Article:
Smell and taste

Neurodivergent populations may experience the smells, textures, and tastes of foods differently than a conventional baseline. Design or lease workspaces near a variety of food options and include alternate settings for consuming them. Communal dining areas should be separated from the spaces where employees work so the smells don’t linger in workspaces. Include effective HVAC systems that filter, exhaust, and circulate air efficiently to lessen odors further. In the Avison Young Toronto Office, we isolated the food preparation area with separate exhaust fans from the areas where people work.


Offer a variety of fabric choices for furniture in social areas. Uncomfortable textures, like scratchy wool, can be distracting, uncomfortable, or even distressing. Use soft textures and comforting fabrics, particularly in spaces designed for respite. Be sure to include your neurodiverse employees in the material selection process instead of simply guessing which fabrics will have the broadest appeal.


Sound management is arguably the most critical for neurodiverse people and the most likely to cause that nails-on-a-chalkboard feeling of distress. Employ sound-dampening techniques liberally. Install soft-close mechanisms on cabinets, drawers, and filing systems. Use carpeting and other acoustic treatments that reduce and absorb the intensity of sudden jarring noises. Include sound isolation booths around workstations. Implement sound masking, an effective tool used by acoustical engineers to even out sounds, making conversations in adjoining spaces inaudible. This can enhance acoustical treatments on walls, floors, and light fixtures.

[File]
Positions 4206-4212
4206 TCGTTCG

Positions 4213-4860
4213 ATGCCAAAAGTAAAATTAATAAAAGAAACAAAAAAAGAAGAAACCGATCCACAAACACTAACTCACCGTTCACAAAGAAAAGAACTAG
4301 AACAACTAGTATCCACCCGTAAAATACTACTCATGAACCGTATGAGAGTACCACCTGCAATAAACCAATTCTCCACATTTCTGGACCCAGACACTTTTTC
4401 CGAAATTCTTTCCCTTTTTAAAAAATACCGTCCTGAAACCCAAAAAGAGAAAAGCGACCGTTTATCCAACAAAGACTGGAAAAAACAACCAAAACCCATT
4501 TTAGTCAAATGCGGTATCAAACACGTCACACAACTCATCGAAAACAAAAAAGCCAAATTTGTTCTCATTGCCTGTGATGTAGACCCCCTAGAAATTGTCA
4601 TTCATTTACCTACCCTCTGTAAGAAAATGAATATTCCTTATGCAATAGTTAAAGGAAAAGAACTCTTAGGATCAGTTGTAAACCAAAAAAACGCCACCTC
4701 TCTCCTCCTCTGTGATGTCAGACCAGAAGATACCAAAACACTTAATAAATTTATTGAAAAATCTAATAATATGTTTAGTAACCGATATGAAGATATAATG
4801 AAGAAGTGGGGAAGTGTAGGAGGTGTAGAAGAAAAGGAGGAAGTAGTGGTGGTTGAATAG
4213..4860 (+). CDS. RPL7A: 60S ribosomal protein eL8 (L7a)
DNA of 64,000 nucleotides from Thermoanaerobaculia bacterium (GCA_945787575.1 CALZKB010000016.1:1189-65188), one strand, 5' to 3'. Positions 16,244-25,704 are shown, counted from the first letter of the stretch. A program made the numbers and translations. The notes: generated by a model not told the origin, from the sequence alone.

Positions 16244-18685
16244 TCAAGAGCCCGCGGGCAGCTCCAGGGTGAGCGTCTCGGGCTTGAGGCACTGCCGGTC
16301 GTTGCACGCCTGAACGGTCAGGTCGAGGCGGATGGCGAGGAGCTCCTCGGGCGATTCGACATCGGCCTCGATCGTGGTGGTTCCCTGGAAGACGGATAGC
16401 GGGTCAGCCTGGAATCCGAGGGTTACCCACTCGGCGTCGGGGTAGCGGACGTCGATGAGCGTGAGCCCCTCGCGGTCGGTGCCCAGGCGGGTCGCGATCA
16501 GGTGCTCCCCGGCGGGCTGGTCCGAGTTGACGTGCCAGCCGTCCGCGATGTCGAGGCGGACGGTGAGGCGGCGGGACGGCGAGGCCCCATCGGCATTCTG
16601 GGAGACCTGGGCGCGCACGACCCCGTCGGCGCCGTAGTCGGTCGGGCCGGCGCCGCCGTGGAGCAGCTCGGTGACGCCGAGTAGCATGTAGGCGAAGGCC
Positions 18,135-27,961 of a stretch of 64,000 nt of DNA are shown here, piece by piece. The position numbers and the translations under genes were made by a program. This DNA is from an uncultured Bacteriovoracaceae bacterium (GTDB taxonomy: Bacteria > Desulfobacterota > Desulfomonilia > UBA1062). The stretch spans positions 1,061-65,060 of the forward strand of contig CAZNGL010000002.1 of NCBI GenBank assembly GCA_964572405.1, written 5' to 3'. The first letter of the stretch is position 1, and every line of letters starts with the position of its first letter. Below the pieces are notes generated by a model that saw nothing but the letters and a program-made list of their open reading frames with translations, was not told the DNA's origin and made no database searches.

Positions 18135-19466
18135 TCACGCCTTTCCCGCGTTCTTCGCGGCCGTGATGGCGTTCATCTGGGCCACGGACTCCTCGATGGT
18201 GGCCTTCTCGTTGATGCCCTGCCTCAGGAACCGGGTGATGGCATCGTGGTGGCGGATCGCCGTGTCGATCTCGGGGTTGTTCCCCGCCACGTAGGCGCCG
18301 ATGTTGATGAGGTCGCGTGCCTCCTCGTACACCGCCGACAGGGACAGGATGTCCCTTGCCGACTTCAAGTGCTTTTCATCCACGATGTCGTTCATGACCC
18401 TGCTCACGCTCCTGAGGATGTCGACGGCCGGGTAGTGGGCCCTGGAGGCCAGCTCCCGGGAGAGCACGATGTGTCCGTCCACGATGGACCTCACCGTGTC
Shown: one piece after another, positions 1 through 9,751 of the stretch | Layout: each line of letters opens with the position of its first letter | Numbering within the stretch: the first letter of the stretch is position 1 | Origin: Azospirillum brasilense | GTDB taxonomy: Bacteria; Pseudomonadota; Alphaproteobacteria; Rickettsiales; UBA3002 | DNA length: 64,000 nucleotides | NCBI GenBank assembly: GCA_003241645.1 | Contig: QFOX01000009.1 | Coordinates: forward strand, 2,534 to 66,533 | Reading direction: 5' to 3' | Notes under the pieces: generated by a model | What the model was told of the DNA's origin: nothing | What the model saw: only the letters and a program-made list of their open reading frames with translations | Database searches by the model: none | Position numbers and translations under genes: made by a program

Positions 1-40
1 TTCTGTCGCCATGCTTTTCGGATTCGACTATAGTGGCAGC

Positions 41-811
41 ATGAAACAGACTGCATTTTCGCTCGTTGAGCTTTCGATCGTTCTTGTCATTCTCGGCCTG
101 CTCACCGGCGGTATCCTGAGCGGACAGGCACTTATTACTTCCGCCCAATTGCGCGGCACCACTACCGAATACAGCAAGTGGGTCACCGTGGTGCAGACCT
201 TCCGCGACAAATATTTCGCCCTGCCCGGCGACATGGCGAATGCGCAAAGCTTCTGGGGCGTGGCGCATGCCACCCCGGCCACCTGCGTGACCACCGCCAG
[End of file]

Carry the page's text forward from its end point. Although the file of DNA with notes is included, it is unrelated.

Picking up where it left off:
Focus spaces

Integrate quiet zones within the workplace to provide a sanctuary for employees who need silence and solitude to focus or decompress, as people with ADHD and other forms of neurodiversity often do. Zone individual workspaces strategically to ensure a clear separation from the more social areas of the office. Include a variety of seating options that cater to different needs. Steelcase's Brody WorkLounge, for example, creates a shelter from visual distractions. Install enclosed spaces for those requiring isolation and create zones that have workstations with higher panels for greater sound absorption and added privacy. These features will also help neurotypical employees who have heads-down work. Focus spaces don’t always have to be walled in. The goal is not to separate neurodivergent individuals but to include and support them within the fabric of the office.